CarMD Shares Tips to Help Car Owners Improve Fuel Economy; Alerts Drivers to Top "Check Engine" Failures That Reduce MPG

Mar 16, 2012, 15:00 ET from

IRVINE, Calif., March 16, 2012 /PRNewswire/ -- Corporation, a leading provider of automotive information and products, today announced top maintenance tips and "check engine" problems that have the biggest impact on fuel economy. As analysts warn that gas prices are on track to reach an all-time high this year, CarMD's team of Automotive Service Excellence-certified technicians has tapped the most comprehensive database on car maintenance and repair trends to prepare the following tips to help drivers maximize their vehicle's fuel economy.

"There are many small measures we can all take to reduce the impact of rising gas prices, starting with paying attention to our car's warning signs such as the 'check engine' light," said Art Jacobsen, vice president, Corporation. "By sharing these tips and this information, our goal is to remind drivers that there are many small, cost-effective ways to save money even as gas prices reach an all-time high."

1.    Heed Warning Signs – CarMD research shows that at least 10 percent of motorists have a "check engine" light on right now, and half have ignored the light for over three months. Dashboard warning lights alert drivers to problems that affect their car's emissions output, reduce fuel economy, and ultimately cause mechanical damage. While it may seem like your vehicle is driving just fine, it's often guzzling extra gasoline. For example, the no. 1 most common cause for "check engine" repairs is a faulty oxygen sensor. The O2 sensor measures the amount of unburned oxygen in the exhaust and tells a car's computer when there is either too much, or not enough fuel compared with oxygen for ideal operation. It costs less than $250 to fix, but can lead to as much as a 40 percent reduction in gas mileage if ignored – that's more than $900 extra per year in fuel costs.

2.    An ounce of prevention – Many drivers admit to stretching their dollars by extending time between schedule maintenance appointments.  In this case a penny saved may result in many hundreds of dollars spent in extra fuel costs and repairs. Air filters are a good example of how an ounce of prevention can save you money. You can inspect the filter yourself, shake out the dirt or vacuum it and re-use it, or opt to spend the $25 or so for a new one. Ignore a dirty air filter for too long and it can result in the need to replace a mass air flow sensor (MAF).  The no. 5 most common car repair, according to the CarMD® Vehicle Health Index™, a MAF can cause a 10 to 20% reduction in fuel economy, costing an extra $250 to $450 at the pump each year, and eventually resulting in the need to replace a much more expensive catalytic converter. 

3.    Lose weight – Are you driving around with extra "junk in your trunk" or truck bed? By removing an extra 100 pounds of clutter from your vehicle, you can improve your gas mileage by several percentage points. A bucket of baseballs weighs about 25 lbs, snow chains weigh at least 10 lbs, and a set of golf clubs can weigh anywhere from 20 to 50 lbs.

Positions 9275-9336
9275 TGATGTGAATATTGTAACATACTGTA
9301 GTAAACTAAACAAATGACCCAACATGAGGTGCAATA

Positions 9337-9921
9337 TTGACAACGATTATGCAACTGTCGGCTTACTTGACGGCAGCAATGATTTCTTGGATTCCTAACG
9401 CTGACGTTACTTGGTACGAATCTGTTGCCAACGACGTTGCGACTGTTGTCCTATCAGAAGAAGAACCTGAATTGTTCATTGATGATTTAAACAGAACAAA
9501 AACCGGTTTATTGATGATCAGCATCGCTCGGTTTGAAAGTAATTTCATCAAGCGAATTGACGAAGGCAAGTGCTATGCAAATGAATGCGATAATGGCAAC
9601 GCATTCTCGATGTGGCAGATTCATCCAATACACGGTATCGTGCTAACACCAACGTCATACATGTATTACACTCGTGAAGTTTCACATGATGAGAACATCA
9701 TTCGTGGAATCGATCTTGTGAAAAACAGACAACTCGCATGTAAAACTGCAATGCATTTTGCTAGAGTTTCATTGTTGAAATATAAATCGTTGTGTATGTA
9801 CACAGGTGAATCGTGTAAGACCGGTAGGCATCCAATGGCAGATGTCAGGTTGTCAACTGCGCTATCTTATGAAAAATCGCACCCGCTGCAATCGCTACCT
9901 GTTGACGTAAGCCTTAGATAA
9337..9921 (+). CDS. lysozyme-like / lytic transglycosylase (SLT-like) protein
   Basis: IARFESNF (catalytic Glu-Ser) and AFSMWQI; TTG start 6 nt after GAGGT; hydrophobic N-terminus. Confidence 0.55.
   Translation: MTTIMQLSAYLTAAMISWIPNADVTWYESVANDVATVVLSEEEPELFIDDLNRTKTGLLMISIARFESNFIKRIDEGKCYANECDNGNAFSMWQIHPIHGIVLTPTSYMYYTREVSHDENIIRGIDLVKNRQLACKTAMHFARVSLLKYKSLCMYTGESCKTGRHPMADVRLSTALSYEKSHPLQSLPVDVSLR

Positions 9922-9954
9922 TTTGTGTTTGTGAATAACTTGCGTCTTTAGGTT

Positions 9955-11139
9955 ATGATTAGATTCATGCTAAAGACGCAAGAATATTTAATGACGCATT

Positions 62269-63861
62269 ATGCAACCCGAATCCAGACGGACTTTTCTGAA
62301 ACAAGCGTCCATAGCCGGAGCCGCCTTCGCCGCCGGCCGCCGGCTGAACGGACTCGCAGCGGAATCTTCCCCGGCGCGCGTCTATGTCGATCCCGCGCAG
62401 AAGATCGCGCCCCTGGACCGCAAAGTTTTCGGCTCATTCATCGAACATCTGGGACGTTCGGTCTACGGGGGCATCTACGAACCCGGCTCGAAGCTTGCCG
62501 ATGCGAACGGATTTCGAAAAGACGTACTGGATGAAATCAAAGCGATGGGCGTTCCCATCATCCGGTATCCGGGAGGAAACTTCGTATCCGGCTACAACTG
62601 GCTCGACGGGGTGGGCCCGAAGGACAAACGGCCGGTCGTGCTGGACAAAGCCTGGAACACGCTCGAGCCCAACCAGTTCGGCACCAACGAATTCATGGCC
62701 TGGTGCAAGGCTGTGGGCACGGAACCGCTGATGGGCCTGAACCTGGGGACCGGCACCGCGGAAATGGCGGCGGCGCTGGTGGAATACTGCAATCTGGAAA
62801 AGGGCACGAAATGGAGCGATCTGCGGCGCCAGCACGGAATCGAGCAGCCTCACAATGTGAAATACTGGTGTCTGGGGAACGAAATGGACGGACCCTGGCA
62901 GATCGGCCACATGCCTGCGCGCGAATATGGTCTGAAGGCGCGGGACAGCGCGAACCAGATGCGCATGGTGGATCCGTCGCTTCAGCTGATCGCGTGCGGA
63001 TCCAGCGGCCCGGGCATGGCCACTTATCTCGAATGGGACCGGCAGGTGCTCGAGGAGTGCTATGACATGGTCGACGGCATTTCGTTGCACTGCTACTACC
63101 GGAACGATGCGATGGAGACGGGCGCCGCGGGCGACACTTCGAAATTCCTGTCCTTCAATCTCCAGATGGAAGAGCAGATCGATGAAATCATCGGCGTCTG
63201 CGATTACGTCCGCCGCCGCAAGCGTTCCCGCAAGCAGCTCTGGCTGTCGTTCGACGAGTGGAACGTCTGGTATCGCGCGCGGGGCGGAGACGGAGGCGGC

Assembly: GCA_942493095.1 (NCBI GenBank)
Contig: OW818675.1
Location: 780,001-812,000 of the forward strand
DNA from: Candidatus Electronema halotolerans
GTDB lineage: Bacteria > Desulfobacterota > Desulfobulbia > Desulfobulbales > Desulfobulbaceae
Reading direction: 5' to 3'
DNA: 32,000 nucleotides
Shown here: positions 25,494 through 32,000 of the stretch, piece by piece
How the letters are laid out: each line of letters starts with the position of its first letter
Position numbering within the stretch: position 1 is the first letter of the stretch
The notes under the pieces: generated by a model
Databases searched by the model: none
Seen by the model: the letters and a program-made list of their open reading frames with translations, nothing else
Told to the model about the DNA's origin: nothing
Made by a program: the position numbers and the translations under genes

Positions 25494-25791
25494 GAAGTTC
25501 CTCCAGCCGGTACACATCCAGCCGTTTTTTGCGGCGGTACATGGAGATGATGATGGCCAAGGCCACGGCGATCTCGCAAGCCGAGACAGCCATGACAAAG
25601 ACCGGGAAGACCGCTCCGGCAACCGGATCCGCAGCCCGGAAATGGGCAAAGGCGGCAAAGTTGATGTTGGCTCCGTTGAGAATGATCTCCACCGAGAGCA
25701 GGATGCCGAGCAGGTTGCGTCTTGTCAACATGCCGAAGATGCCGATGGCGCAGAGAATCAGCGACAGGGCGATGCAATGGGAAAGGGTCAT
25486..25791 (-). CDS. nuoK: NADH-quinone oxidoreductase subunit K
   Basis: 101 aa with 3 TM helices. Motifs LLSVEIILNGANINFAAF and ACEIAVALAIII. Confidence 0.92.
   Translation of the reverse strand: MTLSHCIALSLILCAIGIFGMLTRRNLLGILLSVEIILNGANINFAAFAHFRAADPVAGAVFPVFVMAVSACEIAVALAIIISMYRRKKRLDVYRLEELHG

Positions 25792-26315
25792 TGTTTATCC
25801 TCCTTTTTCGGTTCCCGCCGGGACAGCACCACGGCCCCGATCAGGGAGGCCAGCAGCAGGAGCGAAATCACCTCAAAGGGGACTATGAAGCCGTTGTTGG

4.    Make Friends – Whether your commute is 15 miles or 50 miles, carpooling saves on vehicle wear and tear, time and money.  It's also a great way to meet co-workers, neighbors and friends. At today's gas prices, most drivers are spending over $40 per week filling their tank.  Split these costs and you can put an extra $1,000 in your wallet each year, not including the money you'll save on car maintenance and tires.

5.    Avoid Idling – Attention carpool moms, dads and older siblings. Idling for over 10 seconds uses more gas and causes more pollution than restarting your engine. While it's not recommended to turn off your vehicle at a stoplight or while moving through a pickup line at the local fast food drive-through or school, it is a good idea to pull into an approved parking spot and turn off the engine whenever you expect your wait to be more than a couple minutes.

6.    Keep Your Tires Maintained – Ensuring proper tire maintenance, tread and inflation can increase gas mileage by about 10 percent.  Changes in season or major temperature swings are a good time to double check your tire pressure, even if you have a tire pressure monitoring system on your vehicle.  It's best to set them first thing in the morning to the high end of the manufacturer's specifications (usually found on the inside of the driver's door). 

7.    Be Green – If budget and lifestyle allow, it's certainly worth considering a hybrid or electric car as fuel prices rise.  But if that's not for you, you can still drive green by planning your trips efficiently, limiting peak-hour driving and making sure to get your annual or bi-annual emissions test.  There are also products, such as the CarMD® Vehicle Health System™ that let you quickly check your car for hidden problems that may result in reduced fuel economy or breakdowns.

About Corporation
The mission of Irvine, Calif.-based Corporation is to empower consumers and the vehicle market by providing the tools and information needed to make better-educated decisions about vehicle health and maintenance. An ISO 9001:2008-certified company, CarMD's premiere product is the CarMD® Vehicle Health System™. The company has also built the largest, most up-to-date database of diagnostic trouble codes, expert fixes and repair costs. For information, including statistics, articles, blog and tips to keep your vehicle healthy and improve fuel economy, visit

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Art Jacobsen

Kristin Brocoff

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